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Paul Allen eyes Dream Chaser space plane to fly people into orbit
October 1, 2014 / 10:19 PM / 3 years ago

Paul Allen eyes Dream Chaser space plane to fly people into orbit

TORONTO (Reuters) - - A passenger spaceship that lost a bid for additional NASA funding may have new life ferrying passengers for Paul Allen’s space startup, Stratolaunch Systems, company officials said on Wednesday.

Seattle Seahawks owner and Microsoft co-founder Paul Allen takes a photo prior to ringing the opening bell at the New York Stock Exchange January 30, 2014. REUTERS/Brendan McDermid

Privately owned Sierra Nevada Corp is challenging NASA’s September 16 decision to award contracts worth $6.8 billion for space taxi development and flights to competitors Boeing and Space Exploration Technologies, which is owned and operated by technology entrepreneur Elon Musk.

The U.S. General Accountability Office is expected to issue its ruling on the challenge, which was filed on Friday, by January 5, 2015.

Whatever the outcome, Colorado-based Sierra Nevada intends to continue developing its Dream Chaser space plane, a winged seven-person ship that resembles a miniature space shuttle.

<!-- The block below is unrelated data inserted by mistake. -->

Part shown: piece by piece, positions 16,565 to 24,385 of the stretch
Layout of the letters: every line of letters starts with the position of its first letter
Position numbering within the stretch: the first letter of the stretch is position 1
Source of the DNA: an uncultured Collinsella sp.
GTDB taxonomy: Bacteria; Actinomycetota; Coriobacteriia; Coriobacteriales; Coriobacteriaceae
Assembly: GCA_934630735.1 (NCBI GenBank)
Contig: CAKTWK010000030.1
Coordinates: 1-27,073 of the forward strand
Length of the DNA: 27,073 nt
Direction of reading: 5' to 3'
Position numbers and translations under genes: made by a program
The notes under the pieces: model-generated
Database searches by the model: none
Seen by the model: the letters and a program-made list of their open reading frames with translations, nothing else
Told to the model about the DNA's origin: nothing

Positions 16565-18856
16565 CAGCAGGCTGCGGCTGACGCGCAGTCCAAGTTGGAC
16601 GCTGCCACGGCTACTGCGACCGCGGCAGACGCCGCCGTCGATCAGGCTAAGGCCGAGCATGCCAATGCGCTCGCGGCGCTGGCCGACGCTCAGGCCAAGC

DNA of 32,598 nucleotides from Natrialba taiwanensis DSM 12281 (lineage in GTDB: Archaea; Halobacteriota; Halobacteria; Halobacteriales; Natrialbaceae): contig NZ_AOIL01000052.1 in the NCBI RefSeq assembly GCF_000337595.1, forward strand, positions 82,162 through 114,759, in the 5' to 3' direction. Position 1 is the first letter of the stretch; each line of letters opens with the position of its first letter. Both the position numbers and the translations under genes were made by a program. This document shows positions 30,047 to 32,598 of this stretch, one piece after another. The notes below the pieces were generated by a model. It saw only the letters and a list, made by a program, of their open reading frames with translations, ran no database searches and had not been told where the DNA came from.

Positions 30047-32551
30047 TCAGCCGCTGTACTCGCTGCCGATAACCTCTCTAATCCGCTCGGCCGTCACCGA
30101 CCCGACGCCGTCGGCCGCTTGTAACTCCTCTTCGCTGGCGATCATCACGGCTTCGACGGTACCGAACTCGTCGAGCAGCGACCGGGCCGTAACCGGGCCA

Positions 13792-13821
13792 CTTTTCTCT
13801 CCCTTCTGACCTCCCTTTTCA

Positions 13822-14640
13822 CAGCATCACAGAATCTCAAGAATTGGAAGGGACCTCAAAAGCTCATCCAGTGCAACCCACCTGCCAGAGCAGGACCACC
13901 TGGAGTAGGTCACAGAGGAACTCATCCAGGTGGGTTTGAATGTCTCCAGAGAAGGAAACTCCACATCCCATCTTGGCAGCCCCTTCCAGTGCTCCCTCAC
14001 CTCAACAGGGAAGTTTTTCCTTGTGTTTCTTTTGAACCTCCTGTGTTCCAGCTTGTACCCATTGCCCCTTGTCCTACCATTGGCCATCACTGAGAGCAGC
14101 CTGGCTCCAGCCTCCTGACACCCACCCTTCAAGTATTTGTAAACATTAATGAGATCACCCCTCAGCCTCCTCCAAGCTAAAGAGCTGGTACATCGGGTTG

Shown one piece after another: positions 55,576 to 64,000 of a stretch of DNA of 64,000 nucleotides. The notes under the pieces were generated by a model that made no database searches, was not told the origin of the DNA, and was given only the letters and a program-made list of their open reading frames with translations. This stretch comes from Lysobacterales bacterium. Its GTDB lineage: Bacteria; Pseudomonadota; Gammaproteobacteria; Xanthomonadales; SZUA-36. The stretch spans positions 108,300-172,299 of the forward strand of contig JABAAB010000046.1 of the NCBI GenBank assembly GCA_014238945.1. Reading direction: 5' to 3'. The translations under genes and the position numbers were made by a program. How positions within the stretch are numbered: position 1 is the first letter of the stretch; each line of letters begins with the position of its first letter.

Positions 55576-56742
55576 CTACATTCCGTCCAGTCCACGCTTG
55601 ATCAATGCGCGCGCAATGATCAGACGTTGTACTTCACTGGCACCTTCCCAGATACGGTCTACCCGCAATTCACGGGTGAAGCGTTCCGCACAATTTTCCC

On Wednesday, Stratolaunch Systems, a startup owned by Microsoft co-founder Paul Allen, said it is considering buying a three-person version of the Dream Chaser for its orbital space transportation system, currently under development in Mojave, California.

Stratolaunch is building a gigantic airplane that will serve as an airborne launch pad for putting satellites - and eventually people – into orbit.

The aircraft, which has a wingspan of 385 feet (117 meters) and will be powered by six 747-class engines, is about halfway finished, Stratolaunch Executive Director Charles Beames said at the International Astronomical Congress in Toronto.

Initially, the system is intended to deliver satellites weighing up to about 13,500 pounds (6,124 kg) into orbits between 112 miles and 1,243 miles (180 km and 2000 km) above Earth. A debut test flight is expected in 2018.

Instead of a satellite, the Stratolaunch airplane also could launch a Dream Chaser spaceship, which would be outfitted with an as-yet-unspecified upper-stage rocket motor.

“Dream Chaser seemed to be the logical way to go,” Beames told reporters in Toronto. “We feel pretty good that we have enough analysis there. Paul just hasn’t made a decision yet.”

He said Allen is expected to make a decision on the project before the end of the year.

Reporting by Irene Klotz; Editing by Dan Grebler

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